Constantine the Great (about AD274-337), Roman emperor (306-37), the first Roman ruler to be converted to Christianity. He was the founder of Constantinople (present-day Istanbul), which remained the capital of the Eastern Roman (Byzantine) Empire until 1453. Constantine the Great was born Flavius Valerius Constantinus at Nis, in what is now Serbia, son of the commander Constantius Chlorus (later Constantius I) and Helena (later Saint Helena), a camp follower. Constantius became co-emperor in 305. Constantine, who had shown military talent in the East, joined his ather in Britain in 306.
He was popular with the troops, who proclaimed him emperor when Constantius died later the same year. Over the next two decades, however, Constantine had to fight his rivals for the throne, and he did not finally establish himself as sole ruler until 324. Following the example of his father and earlier 3rd-century emperors, Constantine in his early life was a solar henotheist, believing that the Roman sun god, Sol, was the visible manifestation of an invisible “Highest God”, who was the principle behind the universe.
This god was thought to be the companion of the Roman emperor. Constantine’s adherence to this faith is evident from his claim of having had a vision of the sun god in 310 while in a grove of Apollo in Gaul. In 312, on the eve of a battle against Maxentius, his rival in Italy, Constantine is reported to have dreamed that Christ appeared to him and told him to inscribe the first two letters of his name on the shields of his troops. The next day he is said to have seen a cross superimposed on the sun and the words “in this sign you will be the victor”.
Constantine then defeated Maxentius at the Battle of the Milvian Bridge, near Rome. The Senate hailed the victor as savior of the Roman people. Thus, Constantine, who had been a pagan solar worshiper, now looked upon the Christian deity as a bringer of victory. Persecution of the Christians was ended, and Constantine’s co-emperor, Licinius, joined him in issuing the Edict of Milan (313), which mandated toleration of Christians in the Roman Empire. As guardian of Constantine’s favored religion, the church was then given legal rights and large financial donations.
A struggle for power soon began between Licinius and Constantine, from which Constantine emerged in 324 as a victorious Christian champion. Now emperor of both East and West, he began to implement important administrative reforms. The army was reorganized, and the separation of civil and military authority, begun by his predecessor, Diocletian, was completed. The central government was run by Constantine and his council, known as the sacrum consistorium. The Senate was given back the powers that it had lost in the 3rd century, and new gold coins ere issued, which remained the standard of exchange until the end of the Byzantine Empire.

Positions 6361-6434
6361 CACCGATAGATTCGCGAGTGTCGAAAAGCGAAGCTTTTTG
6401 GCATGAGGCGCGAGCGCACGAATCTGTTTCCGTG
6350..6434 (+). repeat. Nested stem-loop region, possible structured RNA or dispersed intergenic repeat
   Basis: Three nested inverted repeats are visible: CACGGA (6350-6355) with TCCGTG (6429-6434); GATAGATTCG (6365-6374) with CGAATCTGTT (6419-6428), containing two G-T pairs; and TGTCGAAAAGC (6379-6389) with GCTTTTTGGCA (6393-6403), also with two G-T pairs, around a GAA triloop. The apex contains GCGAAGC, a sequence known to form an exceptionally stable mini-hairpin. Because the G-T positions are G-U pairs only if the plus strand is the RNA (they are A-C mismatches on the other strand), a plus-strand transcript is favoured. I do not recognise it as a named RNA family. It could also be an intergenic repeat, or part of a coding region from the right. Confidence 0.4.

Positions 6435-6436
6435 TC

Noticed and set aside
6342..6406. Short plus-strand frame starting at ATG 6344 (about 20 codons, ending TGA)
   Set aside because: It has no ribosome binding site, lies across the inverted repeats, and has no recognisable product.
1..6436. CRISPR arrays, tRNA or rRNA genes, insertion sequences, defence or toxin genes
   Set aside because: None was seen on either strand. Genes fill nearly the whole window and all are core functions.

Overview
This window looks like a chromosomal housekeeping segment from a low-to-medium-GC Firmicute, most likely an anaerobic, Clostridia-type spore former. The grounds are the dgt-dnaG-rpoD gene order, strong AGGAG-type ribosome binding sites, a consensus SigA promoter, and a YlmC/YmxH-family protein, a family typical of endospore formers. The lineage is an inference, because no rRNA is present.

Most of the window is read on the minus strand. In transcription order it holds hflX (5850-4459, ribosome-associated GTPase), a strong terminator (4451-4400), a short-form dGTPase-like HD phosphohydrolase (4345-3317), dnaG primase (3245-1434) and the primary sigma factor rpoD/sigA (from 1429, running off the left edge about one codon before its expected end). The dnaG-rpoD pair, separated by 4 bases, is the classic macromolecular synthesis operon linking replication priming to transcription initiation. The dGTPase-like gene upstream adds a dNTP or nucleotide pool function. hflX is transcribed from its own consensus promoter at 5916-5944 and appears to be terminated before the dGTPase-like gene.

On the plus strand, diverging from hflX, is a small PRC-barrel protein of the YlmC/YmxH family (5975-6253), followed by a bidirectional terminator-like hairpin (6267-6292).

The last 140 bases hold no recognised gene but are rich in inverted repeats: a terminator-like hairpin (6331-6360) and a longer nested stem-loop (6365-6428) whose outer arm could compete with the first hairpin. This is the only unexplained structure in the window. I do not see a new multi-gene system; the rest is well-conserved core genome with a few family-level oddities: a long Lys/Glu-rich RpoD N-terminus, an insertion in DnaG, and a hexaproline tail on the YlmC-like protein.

Constantine intervened in ecclesiastical affairs to achieve unity; he presided over the first ecumenical council of the church at Nicaea in 325. He also began the building of Constantinople in 326 on the site of ancient Greek Byzantium. The city was completed in 330 (later expanded), given Roman institutions, and beautified by ancient Greek works of art. In addition, Constantine built churches in the Holy Land, where his mother (also a Christian) supposedly found the True Cross n which Jesus was crucified.
The emperor was baptized shortly before his death, on May 22, 337. Constantine the Great unified a tottering empire, reorganized the Roman state, and set the stage for the final victory of Christianity at the end of the 4th century. Many modern scholars accept the sincerity of his religious conviction. His conversion was a gradual process; at first he probably associated Christ with the victorious sun god. By the time of the Council of Nicaea (325), however, he was completely Christian, but still tolerated paganism among his subjects.
Although riticized by his enemies as a proponent of a crude and false religion, Constantine the Great strengthened the Roman Empire and ensured its survival in the East. As the first emperor to rule in the name of Christ, he was a major figure in the foundation of medieval Christian Europe.